Let me start by saying that I find both terms quite offensive. They are derisive terms, commonly seen on all of the D&D forums, that the author uses to describe a type of campaign that differs from her own. Both styles of play have merit. They both are also commonly misunderstood.

Railroading

Railroading refers to a linear campaign, where the DM determines what adventures the group will have. Taken to extreme, the characters are seen to be forced along a predetermined path, where they fight a predetermined lineup of monsters, to reach a predetermined goal and where the players have little or no choice in the direction of the adventure. Certainly, there are some groups out there that play this way. However, that is not a typical linear campaign. At least not by my definition.

A great many DMs simply do not have the time or experience to create a well-defined campaign setting. Instead, they buy a module or create a single dungeon and tell the group that is where they will be adventuring that evening. Usually, there is a back-story that defines the reason for the group to be adventuring in that locale which often includes an overall goal. Granted, the players may be forced into a certain adventure but they may have full freedom once they get there as to how they will approach the adventure. They may choose to completely ignore the stated goal. They may even do something completely unexpected.

Time constraints are a very real factor. Many DMs just don’t have the time to prepare more than a single scenario at a time. I think it’s reasonable to have to make some allowances and give up some freedom of choice as a result.

Occasionally, a DM may have to introduce certain events to dissuade the party from following a course of action that would be harmful to the campaign or end in certain death for the party. This really isn’t any different from introducing plot hooks to entice the party into taking a desired action.

The party doesn’t operate in a vacuum. These types of outside influence make a great deal of sense. There are numerous NPCs, even deities, that have their own agendas and will try to influence the characters’ actions. This prodding is seen by some as “railroading”. This may be true if the characters truly have no choice in the matter but usually the party is free to do whatever they want. They may choose to accept someone’s plea for help, or completely ignore it if they want.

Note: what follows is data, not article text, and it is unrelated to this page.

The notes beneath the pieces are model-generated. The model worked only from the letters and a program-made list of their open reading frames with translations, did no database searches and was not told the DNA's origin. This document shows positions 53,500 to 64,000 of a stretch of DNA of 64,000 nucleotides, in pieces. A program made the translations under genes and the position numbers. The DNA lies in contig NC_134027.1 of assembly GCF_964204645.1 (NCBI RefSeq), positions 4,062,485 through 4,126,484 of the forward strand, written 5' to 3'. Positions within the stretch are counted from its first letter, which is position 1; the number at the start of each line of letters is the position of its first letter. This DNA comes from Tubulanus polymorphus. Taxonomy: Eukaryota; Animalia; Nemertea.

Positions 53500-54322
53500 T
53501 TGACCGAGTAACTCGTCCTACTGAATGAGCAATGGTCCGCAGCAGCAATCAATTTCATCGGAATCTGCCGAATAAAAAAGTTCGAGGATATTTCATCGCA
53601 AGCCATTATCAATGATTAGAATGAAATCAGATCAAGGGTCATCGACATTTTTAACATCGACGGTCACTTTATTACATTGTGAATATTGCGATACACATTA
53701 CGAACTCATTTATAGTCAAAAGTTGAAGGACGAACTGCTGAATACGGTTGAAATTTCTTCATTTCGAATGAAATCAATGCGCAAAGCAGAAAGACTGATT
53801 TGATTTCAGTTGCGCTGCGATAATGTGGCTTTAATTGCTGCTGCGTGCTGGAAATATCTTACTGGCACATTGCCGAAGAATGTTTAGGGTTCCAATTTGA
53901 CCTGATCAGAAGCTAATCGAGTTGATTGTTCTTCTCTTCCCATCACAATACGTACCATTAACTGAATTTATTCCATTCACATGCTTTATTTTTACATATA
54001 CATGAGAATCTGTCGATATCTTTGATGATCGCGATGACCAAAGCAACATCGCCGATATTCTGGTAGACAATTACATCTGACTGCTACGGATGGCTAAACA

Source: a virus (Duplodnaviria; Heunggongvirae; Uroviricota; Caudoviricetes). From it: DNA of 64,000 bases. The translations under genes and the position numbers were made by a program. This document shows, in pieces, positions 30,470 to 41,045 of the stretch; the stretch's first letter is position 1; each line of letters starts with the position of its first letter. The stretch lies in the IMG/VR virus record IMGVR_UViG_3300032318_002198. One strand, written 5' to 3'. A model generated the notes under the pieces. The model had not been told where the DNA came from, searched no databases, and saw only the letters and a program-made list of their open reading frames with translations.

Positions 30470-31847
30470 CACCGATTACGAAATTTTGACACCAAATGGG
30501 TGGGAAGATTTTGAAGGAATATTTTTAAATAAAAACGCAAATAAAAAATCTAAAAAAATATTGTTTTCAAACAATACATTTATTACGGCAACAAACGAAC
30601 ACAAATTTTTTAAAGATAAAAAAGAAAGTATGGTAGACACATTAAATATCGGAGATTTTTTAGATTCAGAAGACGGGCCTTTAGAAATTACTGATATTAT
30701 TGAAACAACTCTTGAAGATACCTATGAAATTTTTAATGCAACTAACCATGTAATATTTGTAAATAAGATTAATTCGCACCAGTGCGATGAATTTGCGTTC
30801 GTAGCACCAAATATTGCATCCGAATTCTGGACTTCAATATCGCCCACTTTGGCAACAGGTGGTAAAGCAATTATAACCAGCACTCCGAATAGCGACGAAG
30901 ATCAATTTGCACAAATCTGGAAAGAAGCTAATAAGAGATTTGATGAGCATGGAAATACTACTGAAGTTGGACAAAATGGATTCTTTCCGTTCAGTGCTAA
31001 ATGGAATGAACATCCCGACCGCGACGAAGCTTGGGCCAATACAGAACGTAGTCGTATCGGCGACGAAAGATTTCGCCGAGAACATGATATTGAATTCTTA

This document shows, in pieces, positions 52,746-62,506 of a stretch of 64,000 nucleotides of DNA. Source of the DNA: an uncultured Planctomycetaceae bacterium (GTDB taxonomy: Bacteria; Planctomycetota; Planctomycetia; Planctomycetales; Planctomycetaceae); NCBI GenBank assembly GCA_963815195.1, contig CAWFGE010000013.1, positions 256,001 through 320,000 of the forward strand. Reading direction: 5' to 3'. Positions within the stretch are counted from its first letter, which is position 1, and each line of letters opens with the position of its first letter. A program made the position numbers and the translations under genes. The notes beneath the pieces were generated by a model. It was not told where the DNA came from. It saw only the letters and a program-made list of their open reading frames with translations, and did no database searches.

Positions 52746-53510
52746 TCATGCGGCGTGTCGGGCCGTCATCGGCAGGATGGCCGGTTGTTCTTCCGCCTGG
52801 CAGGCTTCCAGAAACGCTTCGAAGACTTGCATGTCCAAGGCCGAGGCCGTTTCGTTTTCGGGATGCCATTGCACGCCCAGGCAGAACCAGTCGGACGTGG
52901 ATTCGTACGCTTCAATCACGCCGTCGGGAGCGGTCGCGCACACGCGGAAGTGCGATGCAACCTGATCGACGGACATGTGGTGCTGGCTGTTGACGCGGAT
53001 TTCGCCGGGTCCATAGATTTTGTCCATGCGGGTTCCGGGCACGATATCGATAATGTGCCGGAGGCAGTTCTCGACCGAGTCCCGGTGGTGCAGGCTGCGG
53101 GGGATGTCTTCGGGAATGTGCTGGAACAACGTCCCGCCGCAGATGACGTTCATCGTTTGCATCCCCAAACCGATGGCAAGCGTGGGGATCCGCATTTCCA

Outside influence is part of the game. As long as the players retain the ability to make their own choices, they aren’t being “railroaded” no matter how strong the coercion may be.

Sandbox Games

A sandbox game describes a campaign where players have total control over what they want to do. However, it is most commonly depicted as a totally random campaign, with no direction or story, where characters wander about having nothing but random encounters. They are usually portrayed as poorly run games by new DMs that don’t know any better.

Again, this may be true in some instances. However, I have yet to encounter a case like that.

My definition would be a fully developed world where the player has unlimited freedom of choice and that no matter what the player chooses to do, the DM is prepared to handle it. If the party chooses to wander about having nothing but random encounters, they should be free to do that. But there should also be enough rumors and existing character knowledge of the surrounding environs that the party can choose a more complex adventure as well. It could be said that this type of game has no direction or story. The same could be said about your own life. There is no predetermined story. The characters, like yourself, write their own story as they go and define their own direction.

Another misconception is that to create this type of fully developed world, the DM must map out and detail every tiny aspect of the world. That is totally unnecessary. The base of operations, main town or what have you, should be fully developed. Similarly, the immediate area must be detailed. Beyond that, vague ideas of what lies beyond the immediate area is all that is needed. Obviously, a handful of adventuring locales must be prepared and the DM must be ready to flesh out any area the characters choose to explore on the spur of the moment. Over time, more and more areas will become detailed and the world as a whole will develop more depth. But initially, a basic outline will suffice.

This type of campaign, however, does require tremendously more work than simply running a module, as well as requiring detailed knowledge of a variety of subjects.